Investment Column: BTP shares deserve better

Click to follow
The Independent Online
No wonder Steve Hannam, chief executive of BTP, sounds weary. This speciality chemicals group has consistently delivered impressive results in tough markets. Over the last four years BTP has grown pre-tax profits by 135 per cent, earnings per share by 62 per cent and dividends by 43 per cent.

Even after a pounds 5m currency hit, pre-tax profits in the half year to September rose 6.3 per cent to pounds 25m. So how come shares in this company, ahead 2p to 337.5p yesterday, have underperformed the market by 7 per cent this year?

True BTP has been the best performing stocks in the chemical sector and its rating is improving. However, its shares deserve better. BTP's core business is supplying chemical intermediates to pharmaceutical and agrochemical companies - a relatively counter-cyclical business.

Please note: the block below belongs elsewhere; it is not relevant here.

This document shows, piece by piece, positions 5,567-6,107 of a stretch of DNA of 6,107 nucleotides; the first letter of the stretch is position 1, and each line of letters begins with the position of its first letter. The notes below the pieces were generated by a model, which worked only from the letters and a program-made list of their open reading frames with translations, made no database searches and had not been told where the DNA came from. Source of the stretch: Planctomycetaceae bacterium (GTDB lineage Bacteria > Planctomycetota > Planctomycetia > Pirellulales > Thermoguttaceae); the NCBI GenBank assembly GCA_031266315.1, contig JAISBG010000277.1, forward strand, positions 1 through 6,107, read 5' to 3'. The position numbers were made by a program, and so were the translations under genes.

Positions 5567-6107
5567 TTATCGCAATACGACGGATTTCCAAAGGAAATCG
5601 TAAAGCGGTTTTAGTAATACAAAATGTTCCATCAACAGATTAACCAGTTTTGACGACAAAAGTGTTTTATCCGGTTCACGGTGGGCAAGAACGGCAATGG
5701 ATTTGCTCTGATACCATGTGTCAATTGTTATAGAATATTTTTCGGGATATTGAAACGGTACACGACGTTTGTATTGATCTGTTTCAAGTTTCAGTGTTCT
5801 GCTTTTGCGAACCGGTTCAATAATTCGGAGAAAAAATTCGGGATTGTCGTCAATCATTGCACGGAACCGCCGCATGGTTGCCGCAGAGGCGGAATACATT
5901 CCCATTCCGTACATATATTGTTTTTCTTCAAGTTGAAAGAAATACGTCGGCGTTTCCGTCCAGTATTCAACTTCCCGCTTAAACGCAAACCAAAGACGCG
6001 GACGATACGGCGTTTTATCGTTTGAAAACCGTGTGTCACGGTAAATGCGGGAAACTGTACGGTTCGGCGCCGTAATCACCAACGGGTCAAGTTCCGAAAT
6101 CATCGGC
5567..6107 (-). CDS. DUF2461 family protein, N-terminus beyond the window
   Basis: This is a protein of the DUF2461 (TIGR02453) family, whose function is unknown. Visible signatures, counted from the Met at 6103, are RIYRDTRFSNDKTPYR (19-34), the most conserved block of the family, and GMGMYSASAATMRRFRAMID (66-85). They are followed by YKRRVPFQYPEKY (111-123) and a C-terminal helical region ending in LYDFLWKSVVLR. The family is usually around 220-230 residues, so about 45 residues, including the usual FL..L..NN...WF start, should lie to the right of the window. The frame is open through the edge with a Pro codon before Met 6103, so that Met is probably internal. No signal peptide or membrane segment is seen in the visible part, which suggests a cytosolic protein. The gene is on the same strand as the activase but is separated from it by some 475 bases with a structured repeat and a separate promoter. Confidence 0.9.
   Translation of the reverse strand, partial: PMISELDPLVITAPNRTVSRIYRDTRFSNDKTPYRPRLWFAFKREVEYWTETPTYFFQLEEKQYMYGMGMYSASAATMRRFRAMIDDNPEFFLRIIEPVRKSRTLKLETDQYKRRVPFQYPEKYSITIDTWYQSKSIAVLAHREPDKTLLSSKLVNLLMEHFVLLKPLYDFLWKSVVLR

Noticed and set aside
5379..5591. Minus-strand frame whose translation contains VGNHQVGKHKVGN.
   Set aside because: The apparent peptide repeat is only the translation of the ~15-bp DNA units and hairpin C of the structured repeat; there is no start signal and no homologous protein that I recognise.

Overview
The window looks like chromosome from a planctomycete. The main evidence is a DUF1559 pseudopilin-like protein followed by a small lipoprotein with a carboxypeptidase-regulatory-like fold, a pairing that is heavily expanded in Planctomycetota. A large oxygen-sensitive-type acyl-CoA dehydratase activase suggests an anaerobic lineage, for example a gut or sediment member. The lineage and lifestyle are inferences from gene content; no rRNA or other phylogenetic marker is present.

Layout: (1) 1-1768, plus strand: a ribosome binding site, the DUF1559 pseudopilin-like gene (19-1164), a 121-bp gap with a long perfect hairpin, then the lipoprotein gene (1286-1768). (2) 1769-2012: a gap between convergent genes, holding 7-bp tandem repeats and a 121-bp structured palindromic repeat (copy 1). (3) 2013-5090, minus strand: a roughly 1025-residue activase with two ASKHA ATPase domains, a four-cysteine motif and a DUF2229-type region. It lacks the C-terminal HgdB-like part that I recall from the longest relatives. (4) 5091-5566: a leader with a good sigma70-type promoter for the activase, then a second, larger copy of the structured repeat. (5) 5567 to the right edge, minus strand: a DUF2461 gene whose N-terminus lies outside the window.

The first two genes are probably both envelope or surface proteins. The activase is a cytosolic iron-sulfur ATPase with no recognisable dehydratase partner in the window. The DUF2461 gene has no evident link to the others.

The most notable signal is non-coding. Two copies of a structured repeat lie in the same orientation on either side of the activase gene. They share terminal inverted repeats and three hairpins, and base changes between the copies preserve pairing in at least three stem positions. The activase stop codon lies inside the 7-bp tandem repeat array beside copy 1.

These chemicals go into making new drugs, not generics, which means good margins - typically more than 20 per cent. With pharma groups increasingly outsourcing drug-making to focus on research and marketing, demand for chemical intermediates is growing fast.

BTP is also a big player. Through acquisitions it has built up a chemistry set enabling it to handle more and more steps in the drug-making process, making it a valuable partner to its customers.

With the imminent sale of adhesives reducing gearing from 60 per cent to less than 10 per cent, BTP has room to keep buying. Mr Hannam believes the company could double in size in less than five years.

Its other businesses supplying chemicals to de-bug beer and cosmetics are also in good shape, while safety equipment churns out useful cash. The group's yield of around 5 per cent is attractive too. A forward ratio of 15 is not demanding. Stuck in the unloved chemicals sector, the biggest risk with these shares is inertia. However on fundamentals, BTP has further to run.